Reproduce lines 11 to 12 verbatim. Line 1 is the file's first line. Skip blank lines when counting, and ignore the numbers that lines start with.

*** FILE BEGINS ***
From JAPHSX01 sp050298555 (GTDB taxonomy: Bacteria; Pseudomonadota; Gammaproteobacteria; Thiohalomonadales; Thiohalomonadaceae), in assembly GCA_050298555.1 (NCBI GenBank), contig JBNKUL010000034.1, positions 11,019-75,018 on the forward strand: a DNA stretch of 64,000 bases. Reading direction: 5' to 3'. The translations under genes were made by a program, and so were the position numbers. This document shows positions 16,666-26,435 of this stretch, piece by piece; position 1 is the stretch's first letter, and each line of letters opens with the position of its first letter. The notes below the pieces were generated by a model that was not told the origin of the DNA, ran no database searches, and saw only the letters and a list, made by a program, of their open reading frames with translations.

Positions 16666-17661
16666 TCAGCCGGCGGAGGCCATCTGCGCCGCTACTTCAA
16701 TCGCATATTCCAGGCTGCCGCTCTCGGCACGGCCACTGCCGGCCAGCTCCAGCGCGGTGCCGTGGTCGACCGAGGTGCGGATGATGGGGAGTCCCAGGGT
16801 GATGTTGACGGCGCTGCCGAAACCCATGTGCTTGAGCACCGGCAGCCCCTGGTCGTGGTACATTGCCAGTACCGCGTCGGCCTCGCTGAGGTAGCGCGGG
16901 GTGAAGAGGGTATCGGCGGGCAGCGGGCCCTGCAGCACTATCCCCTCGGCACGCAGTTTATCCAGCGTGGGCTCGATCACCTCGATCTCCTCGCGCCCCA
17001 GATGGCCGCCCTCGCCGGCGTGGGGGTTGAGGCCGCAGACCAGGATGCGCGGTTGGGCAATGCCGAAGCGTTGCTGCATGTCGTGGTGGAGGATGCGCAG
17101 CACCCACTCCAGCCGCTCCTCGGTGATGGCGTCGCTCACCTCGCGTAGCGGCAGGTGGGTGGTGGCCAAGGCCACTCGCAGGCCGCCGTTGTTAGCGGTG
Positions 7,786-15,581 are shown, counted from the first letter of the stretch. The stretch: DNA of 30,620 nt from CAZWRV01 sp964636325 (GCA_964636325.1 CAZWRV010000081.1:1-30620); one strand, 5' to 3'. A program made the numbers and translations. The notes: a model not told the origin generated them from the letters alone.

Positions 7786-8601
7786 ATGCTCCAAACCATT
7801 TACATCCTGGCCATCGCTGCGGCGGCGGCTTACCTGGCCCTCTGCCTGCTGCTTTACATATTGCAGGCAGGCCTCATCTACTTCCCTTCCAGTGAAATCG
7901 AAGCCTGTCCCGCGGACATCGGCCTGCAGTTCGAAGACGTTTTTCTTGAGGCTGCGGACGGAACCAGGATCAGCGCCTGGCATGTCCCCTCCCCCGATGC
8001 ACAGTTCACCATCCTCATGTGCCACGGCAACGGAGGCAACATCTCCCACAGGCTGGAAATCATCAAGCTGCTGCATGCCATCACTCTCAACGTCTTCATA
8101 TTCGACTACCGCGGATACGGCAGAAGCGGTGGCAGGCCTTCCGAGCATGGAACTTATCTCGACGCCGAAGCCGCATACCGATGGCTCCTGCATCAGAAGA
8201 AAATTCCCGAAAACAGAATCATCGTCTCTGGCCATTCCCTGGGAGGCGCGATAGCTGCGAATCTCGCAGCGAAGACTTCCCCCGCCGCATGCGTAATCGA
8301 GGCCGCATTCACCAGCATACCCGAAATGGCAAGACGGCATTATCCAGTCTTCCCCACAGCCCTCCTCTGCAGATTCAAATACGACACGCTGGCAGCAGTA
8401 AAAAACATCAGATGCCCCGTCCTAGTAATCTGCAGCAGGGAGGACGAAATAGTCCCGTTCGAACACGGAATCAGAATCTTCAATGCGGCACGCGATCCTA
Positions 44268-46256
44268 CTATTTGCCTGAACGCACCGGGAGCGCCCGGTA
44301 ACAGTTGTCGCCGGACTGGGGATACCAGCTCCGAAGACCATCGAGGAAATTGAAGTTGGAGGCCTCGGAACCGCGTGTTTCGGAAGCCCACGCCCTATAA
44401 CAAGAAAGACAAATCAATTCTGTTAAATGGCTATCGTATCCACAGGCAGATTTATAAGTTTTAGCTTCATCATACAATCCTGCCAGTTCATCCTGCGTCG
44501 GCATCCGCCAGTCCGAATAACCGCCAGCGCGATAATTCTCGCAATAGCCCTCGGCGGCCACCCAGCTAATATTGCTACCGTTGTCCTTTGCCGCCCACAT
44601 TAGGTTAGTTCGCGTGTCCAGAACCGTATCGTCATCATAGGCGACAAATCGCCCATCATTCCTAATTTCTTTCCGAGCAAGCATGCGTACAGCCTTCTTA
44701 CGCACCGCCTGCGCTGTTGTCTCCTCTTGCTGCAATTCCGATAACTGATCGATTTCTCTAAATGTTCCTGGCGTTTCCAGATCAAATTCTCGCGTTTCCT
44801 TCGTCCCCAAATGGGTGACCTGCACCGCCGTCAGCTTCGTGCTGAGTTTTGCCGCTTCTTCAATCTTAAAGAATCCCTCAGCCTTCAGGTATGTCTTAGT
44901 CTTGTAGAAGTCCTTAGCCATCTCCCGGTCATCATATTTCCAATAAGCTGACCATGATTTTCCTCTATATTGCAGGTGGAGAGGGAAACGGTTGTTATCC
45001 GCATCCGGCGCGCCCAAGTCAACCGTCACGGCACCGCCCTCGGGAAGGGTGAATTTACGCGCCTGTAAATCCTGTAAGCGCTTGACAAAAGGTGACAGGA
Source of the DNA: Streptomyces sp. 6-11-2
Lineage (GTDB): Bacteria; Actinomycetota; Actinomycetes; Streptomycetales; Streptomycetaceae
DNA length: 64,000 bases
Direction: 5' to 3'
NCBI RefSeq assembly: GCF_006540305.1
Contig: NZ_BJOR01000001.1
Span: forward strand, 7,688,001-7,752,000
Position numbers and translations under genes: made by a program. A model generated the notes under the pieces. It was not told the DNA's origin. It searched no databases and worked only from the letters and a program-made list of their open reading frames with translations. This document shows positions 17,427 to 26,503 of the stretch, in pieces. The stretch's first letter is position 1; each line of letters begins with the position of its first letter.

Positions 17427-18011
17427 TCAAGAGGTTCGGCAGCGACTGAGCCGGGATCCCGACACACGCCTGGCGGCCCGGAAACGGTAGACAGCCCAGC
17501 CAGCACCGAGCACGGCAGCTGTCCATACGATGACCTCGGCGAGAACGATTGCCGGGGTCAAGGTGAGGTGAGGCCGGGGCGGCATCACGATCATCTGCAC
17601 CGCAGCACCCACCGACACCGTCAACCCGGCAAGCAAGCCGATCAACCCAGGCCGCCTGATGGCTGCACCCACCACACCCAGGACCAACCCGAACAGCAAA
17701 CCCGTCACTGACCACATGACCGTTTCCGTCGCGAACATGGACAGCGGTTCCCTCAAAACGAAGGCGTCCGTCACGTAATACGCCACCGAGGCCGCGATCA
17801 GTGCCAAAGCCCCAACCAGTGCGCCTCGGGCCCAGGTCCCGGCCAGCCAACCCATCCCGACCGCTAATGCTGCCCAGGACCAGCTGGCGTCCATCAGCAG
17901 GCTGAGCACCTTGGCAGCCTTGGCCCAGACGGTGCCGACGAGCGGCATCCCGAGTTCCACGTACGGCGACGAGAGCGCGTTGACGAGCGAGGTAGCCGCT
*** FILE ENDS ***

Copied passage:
7786 ATGCTCCAAACCATT
7801 TACATCCTGGCCATCGCTGCGGCGGCGGCTTACCTGGCCCTCTGCCTGCTGCTTTACATATTGCAGGCAGGCCTCATCTACTTCCCTTCCAGTGAAATCG